Covid-19 has seen hospitality diversify their offerings to include meal boxes, takeaway services and safe workspaces.  With the need to quickly think differently, teams have come up with innovative new offerings and smarter way of doing things that may last well beyond the pandemic and disrupt the industry.

When innovation is done as a result of a crisis such as Covid-19, 9/11 or the financial crisis, the process to market needs to be short; limited data is available, funds are reallocated and ideas are tested in market, adapted and launched.  Those organisations that already had a culture of innovation may well find it easier than others and, if you haven’t already, looking at how creative ideas are shared in your company or hotel is worth considering.

As a marketer, you are already a creative and an original thinker so what can you do to encourage innovation as a competency in your hotel?

In ‘normal’ times, innovation needs to be given the time and space within an organisation to grow.  It means having it on meeting agendas, looking beyond the here and now and taking time to consider the potential opportunities that the market is providing.  This should not be a once a year review of your market forces during planning season!

As a leader it is about creating space when people can share ideas and building excitement in others to innovate.  Great ideas will come from having a diverse range of people involved.  This collaborative approach can be hard if you are a strong problem solver, so it is worth thinking about your role as a leader and developing your own competency for cultivating innovation, a core competency for a leader. As Steve Lowy said in his HMA article Leading through Covidleading in a way that allowed them [his team] to be free to innovate and develop ideas’.

Getting Creative

Innovation does not have to result in a major new product, service or technology, consider how updating your processes may have a dramatic change to your bottom line.

  • Question how things have been done before.
  • When setting goals and targets, give your team the autonomy to be creative as to how they can be delivered.
  • Look at the skills within your team
  • Who is good at researching trends, market analysis and charting processes?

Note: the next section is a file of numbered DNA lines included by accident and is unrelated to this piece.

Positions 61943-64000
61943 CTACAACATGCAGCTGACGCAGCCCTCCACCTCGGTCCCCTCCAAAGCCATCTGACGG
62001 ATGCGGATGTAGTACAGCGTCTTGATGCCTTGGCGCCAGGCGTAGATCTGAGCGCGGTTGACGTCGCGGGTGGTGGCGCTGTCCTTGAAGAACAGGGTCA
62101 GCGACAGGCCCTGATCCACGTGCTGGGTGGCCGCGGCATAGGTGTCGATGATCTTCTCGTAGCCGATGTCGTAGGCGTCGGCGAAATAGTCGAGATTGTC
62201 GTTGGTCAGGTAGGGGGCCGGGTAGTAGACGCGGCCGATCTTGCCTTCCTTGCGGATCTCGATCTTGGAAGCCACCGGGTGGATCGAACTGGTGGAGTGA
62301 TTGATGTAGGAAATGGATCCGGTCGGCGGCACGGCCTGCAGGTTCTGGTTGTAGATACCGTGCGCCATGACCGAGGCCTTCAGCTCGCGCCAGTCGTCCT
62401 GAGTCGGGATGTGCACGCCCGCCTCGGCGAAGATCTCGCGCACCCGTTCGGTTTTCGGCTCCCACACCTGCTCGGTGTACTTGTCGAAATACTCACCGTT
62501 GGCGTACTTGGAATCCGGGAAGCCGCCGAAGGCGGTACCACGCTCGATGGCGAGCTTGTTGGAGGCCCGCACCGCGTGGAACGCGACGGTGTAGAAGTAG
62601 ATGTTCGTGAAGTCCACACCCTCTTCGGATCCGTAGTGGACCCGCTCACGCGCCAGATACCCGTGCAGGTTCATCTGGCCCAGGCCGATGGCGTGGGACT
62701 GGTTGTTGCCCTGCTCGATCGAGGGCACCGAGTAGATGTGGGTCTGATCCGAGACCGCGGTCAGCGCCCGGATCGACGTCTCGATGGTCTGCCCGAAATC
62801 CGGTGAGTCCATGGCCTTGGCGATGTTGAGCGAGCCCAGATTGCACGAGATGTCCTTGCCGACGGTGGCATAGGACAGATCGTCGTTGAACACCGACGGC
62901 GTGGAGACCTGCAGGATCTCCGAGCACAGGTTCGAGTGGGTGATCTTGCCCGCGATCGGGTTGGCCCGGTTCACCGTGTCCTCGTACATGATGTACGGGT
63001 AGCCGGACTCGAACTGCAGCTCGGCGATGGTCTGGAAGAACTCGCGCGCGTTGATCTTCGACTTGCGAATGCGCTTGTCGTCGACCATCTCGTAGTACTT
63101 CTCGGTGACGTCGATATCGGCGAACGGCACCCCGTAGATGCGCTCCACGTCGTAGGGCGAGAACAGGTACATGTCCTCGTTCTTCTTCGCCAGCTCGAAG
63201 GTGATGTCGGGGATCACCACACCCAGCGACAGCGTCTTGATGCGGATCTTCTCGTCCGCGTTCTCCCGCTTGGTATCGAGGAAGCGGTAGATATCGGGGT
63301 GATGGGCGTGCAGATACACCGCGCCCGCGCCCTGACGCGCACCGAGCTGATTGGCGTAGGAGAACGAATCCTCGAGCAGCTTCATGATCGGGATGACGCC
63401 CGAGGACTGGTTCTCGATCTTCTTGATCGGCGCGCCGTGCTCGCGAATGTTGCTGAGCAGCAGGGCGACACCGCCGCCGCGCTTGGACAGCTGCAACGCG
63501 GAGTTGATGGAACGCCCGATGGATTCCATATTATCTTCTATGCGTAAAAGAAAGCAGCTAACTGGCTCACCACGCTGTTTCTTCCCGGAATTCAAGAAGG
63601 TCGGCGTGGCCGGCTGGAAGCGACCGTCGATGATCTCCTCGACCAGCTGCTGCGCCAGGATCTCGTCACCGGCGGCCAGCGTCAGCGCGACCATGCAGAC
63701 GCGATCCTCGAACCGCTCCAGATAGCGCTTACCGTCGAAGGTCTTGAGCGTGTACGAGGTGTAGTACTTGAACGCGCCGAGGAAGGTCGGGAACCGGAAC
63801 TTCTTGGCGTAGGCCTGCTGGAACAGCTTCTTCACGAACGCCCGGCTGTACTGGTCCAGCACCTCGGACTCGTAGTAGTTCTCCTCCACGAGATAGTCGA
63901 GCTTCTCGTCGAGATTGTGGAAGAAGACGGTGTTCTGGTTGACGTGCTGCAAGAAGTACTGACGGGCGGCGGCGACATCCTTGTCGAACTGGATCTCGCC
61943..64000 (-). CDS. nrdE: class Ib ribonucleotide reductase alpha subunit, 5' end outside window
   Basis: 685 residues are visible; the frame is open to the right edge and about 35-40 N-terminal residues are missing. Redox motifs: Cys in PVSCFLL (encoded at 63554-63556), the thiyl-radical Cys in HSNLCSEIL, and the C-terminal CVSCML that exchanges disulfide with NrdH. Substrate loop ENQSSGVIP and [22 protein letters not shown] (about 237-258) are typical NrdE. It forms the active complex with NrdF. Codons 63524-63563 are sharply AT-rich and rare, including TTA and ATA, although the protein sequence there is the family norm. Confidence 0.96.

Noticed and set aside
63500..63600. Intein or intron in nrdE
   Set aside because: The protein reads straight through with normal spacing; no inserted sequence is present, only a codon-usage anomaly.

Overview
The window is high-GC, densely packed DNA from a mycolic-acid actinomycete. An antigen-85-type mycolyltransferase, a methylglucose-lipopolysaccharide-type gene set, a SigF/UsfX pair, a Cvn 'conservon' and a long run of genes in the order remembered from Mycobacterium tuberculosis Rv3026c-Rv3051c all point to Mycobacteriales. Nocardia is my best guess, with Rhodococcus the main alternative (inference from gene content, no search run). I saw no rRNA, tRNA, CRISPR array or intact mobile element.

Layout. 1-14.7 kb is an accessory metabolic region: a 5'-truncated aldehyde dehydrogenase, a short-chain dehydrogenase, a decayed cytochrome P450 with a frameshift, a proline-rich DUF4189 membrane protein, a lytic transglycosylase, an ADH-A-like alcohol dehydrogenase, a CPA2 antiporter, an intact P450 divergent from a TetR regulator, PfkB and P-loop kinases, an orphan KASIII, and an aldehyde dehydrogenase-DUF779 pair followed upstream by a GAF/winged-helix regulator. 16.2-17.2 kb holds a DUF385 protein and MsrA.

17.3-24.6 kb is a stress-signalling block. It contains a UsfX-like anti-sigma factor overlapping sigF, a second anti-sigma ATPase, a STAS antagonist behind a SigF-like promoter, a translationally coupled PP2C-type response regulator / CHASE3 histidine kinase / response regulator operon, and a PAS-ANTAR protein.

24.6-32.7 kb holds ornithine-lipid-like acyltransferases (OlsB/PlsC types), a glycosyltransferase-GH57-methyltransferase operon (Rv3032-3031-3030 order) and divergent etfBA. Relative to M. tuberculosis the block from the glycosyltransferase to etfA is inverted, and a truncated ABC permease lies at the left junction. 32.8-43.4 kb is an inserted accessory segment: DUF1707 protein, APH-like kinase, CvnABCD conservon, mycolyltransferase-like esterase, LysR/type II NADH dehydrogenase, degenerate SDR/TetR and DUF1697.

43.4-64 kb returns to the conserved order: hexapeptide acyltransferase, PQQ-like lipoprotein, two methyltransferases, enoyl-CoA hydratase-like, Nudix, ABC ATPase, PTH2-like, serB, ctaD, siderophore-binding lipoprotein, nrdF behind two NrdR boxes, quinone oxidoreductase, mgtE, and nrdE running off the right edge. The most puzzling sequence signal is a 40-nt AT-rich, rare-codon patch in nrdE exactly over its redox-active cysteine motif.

• Do you have an influencer that bring others on board to new ideas?
  • Who will be responsible for execution? Ideas are great however they need to be tested, re-developed, communicated and launched.
  • Who will ensure you are on budget and on time?
  • Do you have a cheerleader? Many projects lose momentum so consider who has the skill of motivating the team.

Whether it is a yes or a no to the above, consider your team dynamics as it relates to encouraging ‘outside the box’ thinking.

  • Consider putting together a cross functional project team to solve large challenges you may have and to take advantage of the opportunities the market presents.
  • Ensure it has a clear project lead that keeps the team focussed. And understand that may not be you!
  • Ensure you have diversity within the group and your target market (or future customer) has a voice.
  • Don’t make the team too big however, this tends to slow progress.
  • Facilitate brainstorm sessions with your customers, suppliers and partners. They see your organisation in a very different way to you and will bring great insight on your products and services of the future.
  • With new hires, add innovation as a competency on your job specification and/or questioning for interviews.
  • Be prepared to fail. Being prepared to get it wrong is another competency that is good to develop especially when thinking about groundbreaking approaches.  So much has been written on this (light bulbs etc) and the bottom line is that you learn from the missteps.  Of course, look to reduce your risk through thorough analysis and testing of any new idea or concept and agree with the team when it’s time to pull the plug, if necessary.  The important question to ask is what did we learn that can move us forward?
  • Consider the environment. It needs to be on your agenda.

To cultivate your own skills around innovation, consider how you can take the lead in developing a culture of innovation within your organisation or hotel.

Andrea McKay, Coaching Confidential, is an Executive Coach for hospitality professionals and worked as a hotel marketer for over 25 years.  She is a member of the HMA committee.



Copyright Andrea McKay 2021.  All rights reserved.